The Stigma of Mental Illness, (we found dog poop in the living room!)


Robin Williams’ recent suicide has risen the awareness of many people. Over 70% who commit suicide are mentally ill.

One out of five Americans will experience a mental disorder during their lifetime.  But, people can get better.  With proper treatment, most people with a mental illness recover quickly, and the majority do not need hospital care, or have only brief admissions.

Mental illness has traditionally been surrounded by community misunderstanding, fear, and stigma.  Stigma towards people with a mental illness has a detrimental effect on their ability to obtain services, their recovery, the type of treatment and support they receive, and their acceptance in the community.

Exactly what is stigma?  Stigma means a mark or sign of shame, disgrace or disapproval, of being shunned or rejected by others.  It emerges when people feel uneasy or embarrassed to talk about behavior they perceive as different.  The stigma surrounding mental illness is so strong that it places a wall of silence around this issue.

It is like hiding the “pile” instead of dealing with it properly.

The effects are damaging to the community as well as to the person will the illness and his/her family and friends.  But at Mental Health agencies and groups all over are working hard to erase the stigma associated with having a mental illness.

In-House-46638176283_xlargeThe emphasis needs to be on supporting and treating people in their own communities, close to their families, friends and familiar surroundings.

Yet discrimination and community misconceptions remain among the most significant barriers to people with a mental illness being able to actively participate in the community and gaining access to the services they need.

But it is not only people with a mental illness who experience discrimination and stigma.  Rejection of people with mental illness inevitably spills over to the caregiver and family members.

Improving community attitudes by increasing knowledge and understanding about mental illness is essential if people with a mental illness are to live in, and contribute to, the community, free from stigma and discrimination.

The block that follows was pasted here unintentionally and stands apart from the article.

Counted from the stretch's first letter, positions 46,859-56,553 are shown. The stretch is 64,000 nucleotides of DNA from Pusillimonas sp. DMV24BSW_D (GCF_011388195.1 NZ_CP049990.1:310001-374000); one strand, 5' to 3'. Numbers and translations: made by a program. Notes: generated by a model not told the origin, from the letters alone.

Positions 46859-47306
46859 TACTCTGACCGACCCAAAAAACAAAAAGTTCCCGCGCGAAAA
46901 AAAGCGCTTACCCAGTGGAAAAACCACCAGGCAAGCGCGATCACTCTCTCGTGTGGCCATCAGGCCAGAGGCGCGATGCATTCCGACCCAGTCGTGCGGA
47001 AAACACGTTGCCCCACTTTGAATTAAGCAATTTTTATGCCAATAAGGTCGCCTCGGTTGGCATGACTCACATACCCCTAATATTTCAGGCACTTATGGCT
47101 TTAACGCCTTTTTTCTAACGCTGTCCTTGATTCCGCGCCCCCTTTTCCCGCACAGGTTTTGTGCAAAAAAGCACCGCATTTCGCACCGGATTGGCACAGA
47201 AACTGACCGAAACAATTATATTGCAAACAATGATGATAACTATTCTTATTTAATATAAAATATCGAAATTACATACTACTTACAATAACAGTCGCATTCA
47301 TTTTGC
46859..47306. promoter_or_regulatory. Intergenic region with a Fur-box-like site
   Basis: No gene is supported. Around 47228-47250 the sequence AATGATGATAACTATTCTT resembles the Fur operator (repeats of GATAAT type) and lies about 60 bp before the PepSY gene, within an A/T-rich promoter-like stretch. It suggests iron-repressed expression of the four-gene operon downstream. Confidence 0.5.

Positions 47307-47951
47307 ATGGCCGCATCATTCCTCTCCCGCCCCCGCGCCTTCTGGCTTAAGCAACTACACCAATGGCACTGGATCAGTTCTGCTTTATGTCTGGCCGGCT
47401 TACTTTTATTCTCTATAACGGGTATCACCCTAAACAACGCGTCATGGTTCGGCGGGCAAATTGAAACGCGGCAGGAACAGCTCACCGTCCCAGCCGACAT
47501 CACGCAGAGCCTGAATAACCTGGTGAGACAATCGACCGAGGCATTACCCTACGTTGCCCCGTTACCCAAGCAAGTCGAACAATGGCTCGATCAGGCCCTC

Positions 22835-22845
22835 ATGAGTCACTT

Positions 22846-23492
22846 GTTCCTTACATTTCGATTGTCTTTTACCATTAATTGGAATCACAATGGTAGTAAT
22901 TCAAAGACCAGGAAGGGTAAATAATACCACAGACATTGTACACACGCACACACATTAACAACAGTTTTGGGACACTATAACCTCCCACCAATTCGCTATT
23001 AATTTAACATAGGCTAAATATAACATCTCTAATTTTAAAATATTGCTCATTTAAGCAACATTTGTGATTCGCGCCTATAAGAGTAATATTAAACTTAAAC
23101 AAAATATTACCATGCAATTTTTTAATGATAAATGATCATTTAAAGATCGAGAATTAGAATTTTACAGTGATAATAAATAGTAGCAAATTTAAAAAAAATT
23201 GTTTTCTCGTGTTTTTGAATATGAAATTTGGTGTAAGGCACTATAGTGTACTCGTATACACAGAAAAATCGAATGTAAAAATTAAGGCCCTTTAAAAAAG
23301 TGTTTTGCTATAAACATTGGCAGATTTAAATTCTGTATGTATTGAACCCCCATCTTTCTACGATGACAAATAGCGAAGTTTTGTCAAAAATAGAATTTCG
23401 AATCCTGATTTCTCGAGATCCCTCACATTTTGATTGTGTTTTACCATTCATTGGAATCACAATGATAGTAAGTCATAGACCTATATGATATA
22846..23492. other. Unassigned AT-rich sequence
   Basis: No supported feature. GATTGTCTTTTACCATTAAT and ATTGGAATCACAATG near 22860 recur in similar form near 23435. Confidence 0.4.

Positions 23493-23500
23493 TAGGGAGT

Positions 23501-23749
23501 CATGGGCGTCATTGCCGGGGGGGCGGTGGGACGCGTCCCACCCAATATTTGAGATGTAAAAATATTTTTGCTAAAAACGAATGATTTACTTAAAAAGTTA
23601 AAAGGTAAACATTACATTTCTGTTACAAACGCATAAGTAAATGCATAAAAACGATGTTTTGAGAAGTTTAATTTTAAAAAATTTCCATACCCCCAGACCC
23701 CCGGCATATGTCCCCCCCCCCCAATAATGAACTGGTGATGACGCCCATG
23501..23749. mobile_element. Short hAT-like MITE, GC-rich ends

People with mental problems are our neighbors. They are members of our congregations, members of our families; they are everywhere in this country. If we ignore their cries for help, we will be continuing to participate in the anguish from which those cries for help come. A problem of this magnitude will not go away. Because it will not go away, and because of our spiritual commitments, we are compelled to take action.”

~Rosalynn Carter




Our Great Physician

I wrote this poem the other day for ‘Thankful Thursday’ on my own blog. Knowing that many who visit Broken Believers struggle with illness and pain, I thought this would be good to share here as well.

There are plenty of cracked clay pots around this place, and God is in the business of using and healing cracked pots.

Our Great Physician

Illness comes to everyone –
pain, fever, fatigue, and tears
Chronic or acute, it’s such a trial –
these clay pots we inhabit
are so incredibly fragile
even in the hands of the Potter

But our Great Physician
provides strength, comfort –
Sometimes He brings doctors,
nurses, and medication –
Wisdom and talents used
to do His will, to heal, to mend

Sometimes all it takes
is to touch the hem of His robe –
Like the woman who bled
for twelve long years, outcast
one moment, then healed
completely and wholly

The greatest good –
spiritual health and salvation
for the least of us, for all –
each clay pot used to help others